Instinct Of Locality In Dogs

[March 4, 1893.]

A cat carried a hundred miles in a basket, a dog taken, perhaps, five

hundred miles by rail, in a few days may have found their way back to

the starting-point. So we have often been told, and, no doubt, the thing

has happened. We have been astonished at the wonderful intelligence

displayed. Magic, I should call it. Last week I heard of a captain who

sailed from Aberdeen to Arbroath. He le
t behind him a dog which,

according to the story, had never been in Arbroath, but when he arrived

there the dog was waiting on the quay. I was expected to believe that

the dog had known his master's destination, and been able to inquire the

way overland to Arbroath. Truly marvellous! But, really, it is time to

inquire more carefully as to what these stories do mean; we must cease

to ascribe our intelligence to animals, and learn that it is we that

often possess their instinct. A cat on a farm will wander many miles in

search of prey, and will therefore be well acquainted with the country

for many miles round. It is taken fifty miles away. Again it wanders,

and comes across a bit of country it knew before. What more natural than

that it should go to its old home? Carrier-pigeons are taught "homing"

by taking them gradually longer flights from home, so that they may

learn the look of the country. We cannot always discover that a dog

actually was acquainted with the route by which it wanders home; but it

is quite absurd to imagine, as most people at once do, that it was a

perfect stranger to the lay of the land. To find our way a second time

over ground we have once trod is scarcely intelligence; we can only call

it instinct, though the word does not in the least explain the process.

Two years ago I first visited Douglas, in the Isle of Man. I reached the

station at 11 p.m.; I was guided to a house a mile through the town. I

scarcely paid any attention to the route, yet next morning I found my

way by the same route to the station, walking with my head bent, deeply

thinking all the time about other things than the way. I have the

instinct of locality. Most people going into a dark room that they know

are by muscular sense guided exactly to the very spot they wish; so

people who have the instinct of locality may wander over a moor exactly

to the place they wish to reach without thinking of where they go. There

may be no mental exercise connected with this. I have known a lady of

great intelligence who would lose her way within half-a-mile of the

house she had lived in forty years. This feeling about place belongs to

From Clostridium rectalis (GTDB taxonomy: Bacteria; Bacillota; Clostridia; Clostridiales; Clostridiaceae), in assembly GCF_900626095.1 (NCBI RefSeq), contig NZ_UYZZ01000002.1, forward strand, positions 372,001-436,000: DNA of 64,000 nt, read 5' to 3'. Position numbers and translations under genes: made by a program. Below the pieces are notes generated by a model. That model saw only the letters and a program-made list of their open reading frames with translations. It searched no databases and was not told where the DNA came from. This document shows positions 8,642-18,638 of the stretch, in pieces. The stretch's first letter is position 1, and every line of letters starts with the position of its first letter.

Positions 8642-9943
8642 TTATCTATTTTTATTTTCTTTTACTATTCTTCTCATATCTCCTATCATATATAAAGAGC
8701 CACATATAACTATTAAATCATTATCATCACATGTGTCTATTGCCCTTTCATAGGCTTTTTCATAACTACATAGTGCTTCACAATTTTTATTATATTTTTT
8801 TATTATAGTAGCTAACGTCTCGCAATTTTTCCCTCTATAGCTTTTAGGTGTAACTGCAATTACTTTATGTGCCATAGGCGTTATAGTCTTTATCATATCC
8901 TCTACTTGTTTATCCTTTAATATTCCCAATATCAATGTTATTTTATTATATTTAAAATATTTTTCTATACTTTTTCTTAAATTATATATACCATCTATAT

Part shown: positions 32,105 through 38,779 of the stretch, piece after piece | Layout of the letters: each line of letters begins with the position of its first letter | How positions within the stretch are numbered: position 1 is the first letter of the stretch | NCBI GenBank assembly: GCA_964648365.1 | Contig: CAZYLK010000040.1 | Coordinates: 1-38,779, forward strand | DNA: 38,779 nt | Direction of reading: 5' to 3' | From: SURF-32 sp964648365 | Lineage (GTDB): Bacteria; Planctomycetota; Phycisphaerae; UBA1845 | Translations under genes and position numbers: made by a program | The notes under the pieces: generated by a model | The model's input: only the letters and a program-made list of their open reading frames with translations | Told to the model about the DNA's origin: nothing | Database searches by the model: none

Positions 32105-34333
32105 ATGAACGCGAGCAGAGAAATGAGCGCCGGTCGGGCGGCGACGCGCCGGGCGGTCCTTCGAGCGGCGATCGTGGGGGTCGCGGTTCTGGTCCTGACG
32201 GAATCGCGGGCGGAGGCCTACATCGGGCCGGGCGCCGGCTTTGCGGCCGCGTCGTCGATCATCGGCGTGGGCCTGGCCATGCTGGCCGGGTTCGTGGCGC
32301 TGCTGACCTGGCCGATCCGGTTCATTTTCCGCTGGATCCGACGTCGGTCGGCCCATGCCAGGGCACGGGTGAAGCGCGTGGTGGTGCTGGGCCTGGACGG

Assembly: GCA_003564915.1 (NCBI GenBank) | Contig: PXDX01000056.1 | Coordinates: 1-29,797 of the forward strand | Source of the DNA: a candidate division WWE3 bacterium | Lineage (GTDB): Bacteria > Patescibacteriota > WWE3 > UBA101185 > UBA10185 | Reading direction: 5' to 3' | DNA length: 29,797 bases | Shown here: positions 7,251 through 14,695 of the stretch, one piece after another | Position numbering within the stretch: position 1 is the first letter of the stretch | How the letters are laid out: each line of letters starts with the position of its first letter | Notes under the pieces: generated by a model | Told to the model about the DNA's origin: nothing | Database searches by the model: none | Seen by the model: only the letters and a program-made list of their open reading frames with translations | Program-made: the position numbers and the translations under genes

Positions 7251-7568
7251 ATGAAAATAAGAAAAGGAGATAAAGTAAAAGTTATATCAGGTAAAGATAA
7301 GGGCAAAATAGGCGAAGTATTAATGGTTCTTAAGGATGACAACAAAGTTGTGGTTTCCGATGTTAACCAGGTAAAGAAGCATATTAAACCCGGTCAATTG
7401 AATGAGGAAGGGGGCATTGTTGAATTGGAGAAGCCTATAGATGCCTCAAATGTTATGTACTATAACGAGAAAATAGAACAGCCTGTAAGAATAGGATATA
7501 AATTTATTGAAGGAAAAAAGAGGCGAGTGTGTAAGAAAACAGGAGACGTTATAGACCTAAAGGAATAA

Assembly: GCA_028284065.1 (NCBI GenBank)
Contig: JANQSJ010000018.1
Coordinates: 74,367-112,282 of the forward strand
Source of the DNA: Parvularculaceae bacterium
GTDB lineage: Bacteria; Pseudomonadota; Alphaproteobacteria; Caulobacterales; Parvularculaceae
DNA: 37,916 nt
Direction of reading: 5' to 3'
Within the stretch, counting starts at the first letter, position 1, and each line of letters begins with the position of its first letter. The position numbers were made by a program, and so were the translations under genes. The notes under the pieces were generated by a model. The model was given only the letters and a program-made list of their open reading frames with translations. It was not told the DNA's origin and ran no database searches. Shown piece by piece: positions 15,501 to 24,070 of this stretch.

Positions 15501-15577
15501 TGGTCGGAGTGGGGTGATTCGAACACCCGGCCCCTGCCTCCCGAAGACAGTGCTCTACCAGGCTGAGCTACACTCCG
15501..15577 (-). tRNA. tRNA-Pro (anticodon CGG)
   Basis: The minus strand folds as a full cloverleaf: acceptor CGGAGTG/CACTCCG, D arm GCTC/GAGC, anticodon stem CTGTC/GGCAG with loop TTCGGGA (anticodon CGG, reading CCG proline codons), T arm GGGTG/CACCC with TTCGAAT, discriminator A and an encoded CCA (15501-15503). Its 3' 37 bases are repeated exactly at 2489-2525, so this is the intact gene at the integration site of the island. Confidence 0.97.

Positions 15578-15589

that part of us that we have in common with the lower creatures. We need

not postulate that the animals ever show signs of possessing our

intelligence; they possess, in common with us, what is not intelligence,

but instinct.


[Sept. 24, 1892.]

Will you allow me to record in the Spectator "another dog story"? It

is one that testifies, for the thousandth time, to canine sagacity,

and, as we are still in the silly season, which has this year in

particular been so very prolific in human follies, it may be of special

interest to learn some clever doings on the part of beasts. Quite

recently a Westphalian squire travelled by rail from Luexen to Wesel, on

the Rhine, for the purpose of enjoying some hunting, and took with him

his favourite hound. The hunting party was to have started on a Sunday

morning at nine o'clock, but, to the squire's great disappointment, his

sporting dog could nowhere be discovered. Disconsolate, he arrived on

the following Monday afternoon at his house, and, to his great delight,

he was greeted there with exuberant joy by his dog. The latter, who had

never made the journey from Luexen to Wesel, had simply run home, thus

clearing a distance of eighty English miles through an unknown country.

Why the sporting dog should have declined to join the hunt is, perhaps,

a greater mystery than the fact of his returning home without any other

guidance than his sagacious instinct. Possibly he was a Sabbatarian, and

objected to imitate his master's wicked example. So, Sunday papers,

please copy!


[Sept. 8, 1894.]

May I be allowed to offer to your readers yet another instance of the

faithfulness and sagacity of our friend the dog? The anecdote comes from

a distinguished naval officer, and is best given in his own words: "This

is what happened to a spaniel of mine. It was given to our children as a

puppy about three or four months old, and we have had it about five or

six months, making it about ten months old. It was born about three

miles from here, at Hertford, and has never been anywhere but from one

home to the other. When the time came for breaking him in for shooting

purposes, I sent him to a keeper at Leighton-Buzzard, and, to insure a

safe arrival, sent the dog with my man-servant to the train here, and

thence to King's Cross. He walked with the dog to Euston Station, turned

him over to the guard of the 12.15 train and the animal duly arrived at

Leighton-Buzzard at 1.30, and was there met by the keeper and taken to

his home about three miles off. That was on the Friday. On the following